Subsidized Affordable Housing Projects Required to Build
According to Sustainability Standards Beginning in 2010
The Denver Office of Economic Development recently adopted a series of sustainability standards for all City-supported affordable housing. Beginning in January 2010, all affordable housing projects receiving City subsidies will meet the Enterprise Green Communities criteria. Affordable housing developers are encouraged to build according to the standards during 2008 and 2009. The city’s adoption of the standards was announced earlier this week at the Energy Star Summit, in Denver.
“As part of our Office’s commitment to Greenprint Denver, we have pledged to make green affordable housing a reality within the City and County of Denver,” said Andre Pettigrew, director of the Denver Office of Economic Development. “By adopting the Green Communities approach, we look forward to not only building healthier living environments for lower-income families, but lowering their energy costs as well.”
Covering energy efficiency, water efficiency and indoor air quality, the Green Communities criteria is the first national framework for healthy, efficient, environmentally smart affordable homes. The standards were developed by Enterprise Community Partners, Inc., and are aligned with the LEED (Leadership in Energy and Environmental Design) Green Building Rating System.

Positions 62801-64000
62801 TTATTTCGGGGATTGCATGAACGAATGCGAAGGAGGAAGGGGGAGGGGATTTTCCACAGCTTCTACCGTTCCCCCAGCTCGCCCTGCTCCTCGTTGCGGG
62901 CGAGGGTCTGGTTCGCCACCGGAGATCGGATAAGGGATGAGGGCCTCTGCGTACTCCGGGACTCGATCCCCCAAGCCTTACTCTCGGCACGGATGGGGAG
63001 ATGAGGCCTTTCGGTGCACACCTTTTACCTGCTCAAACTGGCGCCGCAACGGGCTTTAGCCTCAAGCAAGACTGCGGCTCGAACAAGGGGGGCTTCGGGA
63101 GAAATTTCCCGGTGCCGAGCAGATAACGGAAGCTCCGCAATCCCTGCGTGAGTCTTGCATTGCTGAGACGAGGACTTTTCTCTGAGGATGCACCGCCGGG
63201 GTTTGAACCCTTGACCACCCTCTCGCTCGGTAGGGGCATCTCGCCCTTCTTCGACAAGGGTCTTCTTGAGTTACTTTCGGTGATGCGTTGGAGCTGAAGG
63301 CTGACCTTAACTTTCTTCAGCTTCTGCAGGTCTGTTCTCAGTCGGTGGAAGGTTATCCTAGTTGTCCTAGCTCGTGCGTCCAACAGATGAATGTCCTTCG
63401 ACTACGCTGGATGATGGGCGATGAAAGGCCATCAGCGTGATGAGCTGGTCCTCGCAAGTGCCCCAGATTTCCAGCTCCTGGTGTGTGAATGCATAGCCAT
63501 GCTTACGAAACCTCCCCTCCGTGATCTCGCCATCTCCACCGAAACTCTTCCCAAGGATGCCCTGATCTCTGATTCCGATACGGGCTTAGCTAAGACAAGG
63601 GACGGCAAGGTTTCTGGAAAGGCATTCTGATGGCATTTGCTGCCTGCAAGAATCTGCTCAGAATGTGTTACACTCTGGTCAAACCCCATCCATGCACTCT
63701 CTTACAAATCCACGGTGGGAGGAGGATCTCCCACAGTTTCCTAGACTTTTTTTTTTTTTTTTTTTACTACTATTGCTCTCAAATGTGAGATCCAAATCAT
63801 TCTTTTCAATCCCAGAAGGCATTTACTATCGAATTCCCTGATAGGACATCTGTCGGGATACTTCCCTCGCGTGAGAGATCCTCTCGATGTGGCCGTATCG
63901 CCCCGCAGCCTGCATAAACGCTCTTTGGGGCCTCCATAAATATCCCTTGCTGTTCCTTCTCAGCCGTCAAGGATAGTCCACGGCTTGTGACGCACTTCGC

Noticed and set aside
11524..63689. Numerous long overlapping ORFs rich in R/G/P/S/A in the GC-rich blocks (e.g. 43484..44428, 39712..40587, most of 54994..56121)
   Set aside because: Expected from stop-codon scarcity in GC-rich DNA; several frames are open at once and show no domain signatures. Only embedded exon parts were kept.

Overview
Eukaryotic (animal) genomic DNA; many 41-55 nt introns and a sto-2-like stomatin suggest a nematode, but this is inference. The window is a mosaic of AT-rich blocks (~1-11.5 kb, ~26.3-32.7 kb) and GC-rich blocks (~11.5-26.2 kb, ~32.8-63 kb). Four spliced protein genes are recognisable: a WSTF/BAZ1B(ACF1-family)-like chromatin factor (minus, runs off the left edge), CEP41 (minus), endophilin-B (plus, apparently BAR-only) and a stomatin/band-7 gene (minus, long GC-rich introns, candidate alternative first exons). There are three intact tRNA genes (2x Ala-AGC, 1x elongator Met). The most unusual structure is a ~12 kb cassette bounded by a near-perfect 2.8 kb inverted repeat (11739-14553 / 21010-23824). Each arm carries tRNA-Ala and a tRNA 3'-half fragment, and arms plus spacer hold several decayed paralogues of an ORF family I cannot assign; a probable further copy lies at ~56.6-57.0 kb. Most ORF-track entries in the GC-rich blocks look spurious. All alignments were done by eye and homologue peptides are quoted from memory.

“Enterprise developed Green Communities with the goal of making environmentally sustainable development the mainstream in the affordable housing industry,” said Karen Lado, Enterprise Denver Office director. “We are honored to be working with the City to make this goal a reality in Denver.”
Through the Denver Office of Economic Development, the City and County of Denver helps fund the construction of approximately 100 for-sale and 250 rental affordable housing units annually. Subsidies are provided through federal funds received from the U.S. Department of Housing and Urban Development. Affordable units are offered to individuals that meet the income requirements. Units are deed restricted to ensure long-term affordability within the Denver market.
“Denver is on the leading edge of cities that have adopted green criteria into their building standards for affordable housing,” said Michele Weingarden, director of Greenprint Denver, Mayor John Hickenlooper’s comprehensive sustainability initiative. “In Denver’s climate, commercial and residential buildings use a significant amount of energy, making them a leading contributor of greenhouse gasses. Green Communities will go a long way toward conserving our use of energy resources, reducing air pollution, and addressing our city’s carbon footprint.”
To assist affordable housing builders and developers with complying with the sustainability standards, the Denver Office of Economic Development will be offering a series of training opportunities beginning in early 2008.
The Denver Office of Economic Development (OED) works to create a local environment that stimulates balanced economic growth through job creation, business assistance, housing options and neighborhood redevelopment.